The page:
How our past habits need to change for saving our planet

Nowadays, everywhere that you look you can realize that various phenomena are caused by human activity. Extensive fires, heat waves, draught, ice melting in the earth’s poles are phenomena that highlight the need to take action and to be more radical in mitigating them. Terms such as “sustainability’ and “environmental awareness” have arisen gaining ground and showing that there is a need to do something immediately. It Is universally accepted that all these phenomena derive from the same basis. And that is human behaviour and habits.

But how these “habits” can have this deep and absolute effect on our planet? Well, people make choices always in their lives and based on these choices they act accordingly. But how many choices are conscious? To understand how habits function, we need a definition. According to Verplanken, habits can be defined as “memory-based propensities to respond automatically to specific cues, which are acquired by the repetition of cue-specific behaviour in stable contexts” (2018, p. 4). To put it simply, when you have a specific automatic response/ behaviour in certain circumstances then this a habit. It constitutes a mechanism that functions subconsciously which is based on repetition and learning. When we react in stimuli in the same way, each and every time this reaction is being repeated, is strengthened, thus leading to become a habit.

Having habits does not necessarily mean something bad. In fact, there are good habits (hardworking, honesty, taking exercise) and bad ones (alcoholism, drug addiction, selfishness, dishonesty etc).  One may think that habits have no connection to sustainability and climate change, but is this so? Habits specifically emphasize on how our behaviour is heavily reliant on automatic processes. For instance, if you have learnt from your home that when washing the dishes you don’t turn off the tap leaving tons of water running, well yes! This is a habit that places a significant burden on the environment by wasting water resources.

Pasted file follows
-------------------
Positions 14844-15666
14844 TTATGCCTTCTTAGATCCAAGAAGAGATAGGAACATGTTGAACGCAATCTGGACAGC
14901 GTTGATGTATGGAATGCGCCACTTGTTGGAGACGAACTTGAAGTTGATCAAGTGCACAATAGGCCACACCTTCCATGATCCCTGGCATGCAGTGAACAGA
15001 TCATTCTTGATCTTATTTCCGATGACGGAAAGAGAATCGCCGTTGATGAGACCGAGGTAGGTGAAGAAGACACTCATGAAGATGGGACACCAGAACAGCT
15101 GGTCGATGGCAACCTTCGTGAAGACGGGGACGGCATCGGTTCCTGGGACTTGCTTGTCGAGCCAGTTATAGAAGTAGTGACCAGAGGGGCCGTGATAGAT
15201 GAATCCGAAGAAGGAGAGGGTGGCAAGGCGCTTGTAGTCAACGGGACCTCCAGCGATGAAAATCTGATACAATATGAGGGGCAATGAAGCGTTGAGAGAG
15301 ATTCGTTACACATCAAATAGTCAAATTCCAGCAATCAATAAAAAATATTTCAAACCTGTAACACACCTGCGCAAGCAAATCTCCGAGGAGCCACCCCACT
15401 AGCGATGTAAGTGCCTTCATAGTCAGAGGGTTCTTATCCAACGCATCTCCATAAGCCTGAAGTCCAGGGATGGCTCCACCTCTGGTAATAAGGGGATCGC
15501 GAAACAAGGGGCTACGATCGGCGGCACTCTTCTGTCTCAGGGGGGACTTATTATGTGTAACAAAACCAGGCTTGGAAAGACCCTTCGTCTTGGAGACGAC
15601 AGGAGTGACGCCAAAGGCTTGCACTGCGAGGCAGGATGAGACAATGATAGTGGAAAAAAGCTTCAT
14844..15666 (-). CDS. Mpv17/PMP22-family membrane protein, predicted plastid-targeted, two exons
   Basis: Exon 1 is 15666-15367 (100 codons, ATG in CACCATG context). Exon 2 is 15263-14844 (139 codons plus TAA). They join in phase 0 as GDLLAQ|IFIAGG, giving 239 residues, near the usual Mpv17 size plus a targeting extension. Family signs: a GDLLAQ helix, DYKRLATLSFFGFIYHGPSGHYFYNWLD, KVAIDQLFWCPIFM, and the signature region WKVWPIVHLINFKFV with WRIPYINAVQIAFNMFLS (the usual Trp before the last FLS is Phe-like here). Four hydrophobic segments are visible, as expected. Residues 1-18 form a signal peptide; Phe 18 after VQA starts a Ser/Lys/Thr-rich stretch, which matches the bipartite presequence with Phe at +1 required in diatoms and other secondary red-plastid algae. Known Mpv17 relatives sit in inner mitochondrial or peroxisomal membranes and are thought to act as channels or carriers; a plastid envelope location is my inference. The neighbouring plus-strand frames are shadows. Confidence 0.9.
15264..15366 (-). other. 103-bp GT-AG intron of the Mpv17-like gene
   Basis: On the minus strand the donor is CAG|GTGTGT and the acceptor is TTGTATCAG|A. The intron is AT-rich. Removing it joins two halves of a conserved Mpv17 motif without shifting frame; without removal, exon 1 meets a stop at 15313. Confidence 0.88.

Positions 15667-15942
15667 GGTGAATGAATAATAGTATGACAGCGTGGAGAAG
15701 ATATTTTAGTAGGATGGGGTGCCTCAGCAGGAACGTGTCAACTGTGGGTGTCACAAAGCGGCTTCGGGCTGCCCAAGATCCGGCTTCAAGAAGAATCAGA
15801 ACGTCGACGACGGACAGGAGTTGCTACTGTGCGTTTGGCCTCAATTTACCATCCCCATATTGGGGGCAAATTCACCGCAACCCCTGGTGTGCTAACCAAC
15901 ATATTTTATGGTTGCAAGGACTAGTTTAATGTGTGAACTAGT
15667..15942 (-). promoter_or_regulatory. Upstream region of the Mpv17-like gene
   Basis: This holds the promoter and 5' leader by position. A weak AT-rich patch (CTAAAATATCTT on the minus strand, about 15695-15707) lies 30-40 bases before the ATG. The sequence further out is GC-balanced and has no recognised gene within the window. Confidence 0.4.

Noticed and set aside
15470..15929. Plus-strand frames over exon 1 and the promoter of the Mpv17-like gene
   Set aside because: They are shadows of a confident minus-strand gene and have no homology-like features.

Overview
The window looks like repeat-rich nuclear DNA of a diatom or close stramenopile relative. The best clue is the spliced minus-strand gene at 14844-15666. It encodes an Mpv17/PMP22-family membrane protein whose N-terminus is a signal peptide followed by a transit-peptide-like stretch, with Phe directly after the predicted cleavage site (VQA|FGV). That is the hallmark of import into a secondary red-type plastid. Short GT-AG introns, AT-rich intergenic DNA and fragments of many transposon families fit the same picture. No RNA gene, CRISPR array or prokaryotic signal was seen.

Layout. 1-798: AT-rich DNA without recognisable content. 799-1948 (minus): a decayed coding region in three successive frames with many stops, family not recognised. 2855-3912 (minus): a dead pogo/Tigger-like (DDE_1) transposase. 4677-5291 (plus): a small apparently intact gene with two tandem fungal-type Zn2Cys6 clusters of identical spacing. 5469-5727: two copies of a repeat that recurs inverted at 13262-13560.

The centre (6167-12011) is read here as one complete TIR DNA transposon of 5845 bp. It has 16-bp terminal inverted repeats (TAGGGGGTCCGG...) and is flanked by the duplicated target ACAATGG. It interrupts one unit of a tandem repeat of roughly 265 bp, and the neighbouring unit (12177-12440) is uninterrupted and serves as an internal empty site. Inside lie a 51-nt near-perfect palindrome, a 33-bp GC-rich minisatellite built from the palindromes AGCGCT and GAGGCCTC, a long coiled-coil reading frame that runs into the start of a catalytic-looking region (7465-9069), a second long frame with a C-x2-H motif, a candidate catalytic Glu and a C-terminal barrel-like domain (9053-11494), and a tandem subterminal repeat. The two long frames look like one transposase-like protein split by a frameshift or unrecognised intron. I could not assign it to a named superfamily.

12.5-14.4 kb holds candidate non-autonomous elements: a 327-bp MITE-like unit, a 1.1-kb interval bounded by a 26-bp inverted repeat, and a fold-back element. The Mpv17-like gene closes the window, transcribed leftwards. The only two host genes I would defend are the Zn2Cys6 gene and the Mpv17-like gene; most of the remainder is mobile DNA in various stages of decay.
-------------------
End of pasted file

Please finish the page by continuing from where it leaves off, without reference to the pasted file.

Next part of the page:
And the question here is whether we can break old, bad habits or create new habits that promote environmental awareness and contribute to the sustainability of our planet. The good news is that people, if they want to, they can control their behaviour through various ways. In their research, Linder et al (2022) indicate three ways for changing habits:

  1. Implementation- Intention: In other words, people choose intentionally to react in a certain way in certain cases, to achieve specific, desirable goals. By exploiting the mechanism already exists for establishing behaviours through systematic repetition, a new desirable habit is developed.
  2. Self-monitoring and cue identification: To put it simply, if you want to break free from unwanted habits you have to monitor when they take place and change your reaction.
  3. Habit discontinuity hypothesis: Changes in the context may lead to the discontinuity of all habits. This kind of discontinuities may occur in life transitions e.g., from finishing College and starting working, or changing environments by moving to a new place, or country and so on. These transitions constitute a good chance to change our perceptions of our past behaviour and break free from bad habits.

What is made clear from the abovementioned issues, is that habits have the power to change the way we behave towards our planet and its resources. Apart from this, they define who we are, shaping our identity which is based on our actions. Therefore, monitoring our past behaviour and decoding the reasons that led us to specific actions may be the key for creating more environmentally and sustainable aware citizens.

The ACTIVEYOUTH4Life project recognizes this need to learn more about habits and how they shape our self-perception, our values, beliefs, and self-identity and that is why a whole training module is dedicated to them!



Kaaronen, R.O. 2017. Affording sustainability: Adopting a theory of affordances as a guiding heuristic for environmental policy. Frontiers in Psychology 8: 1–13.

Linder, N., Giusti, M., Samuelsson, K. et al. Pro-environmental habits: An underexplored research agenda in sustainability science. Ambio 51, 546–556 (2022).

Verplanken, B. 2018. Introduction. In The psychology of habit: Theory, Mechanisms, Change, And Contexts, ed. B. Verplanken, 1–10. Cham: Springer.

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Project Number: 2021-1-ES02-KA220-YOU-000028702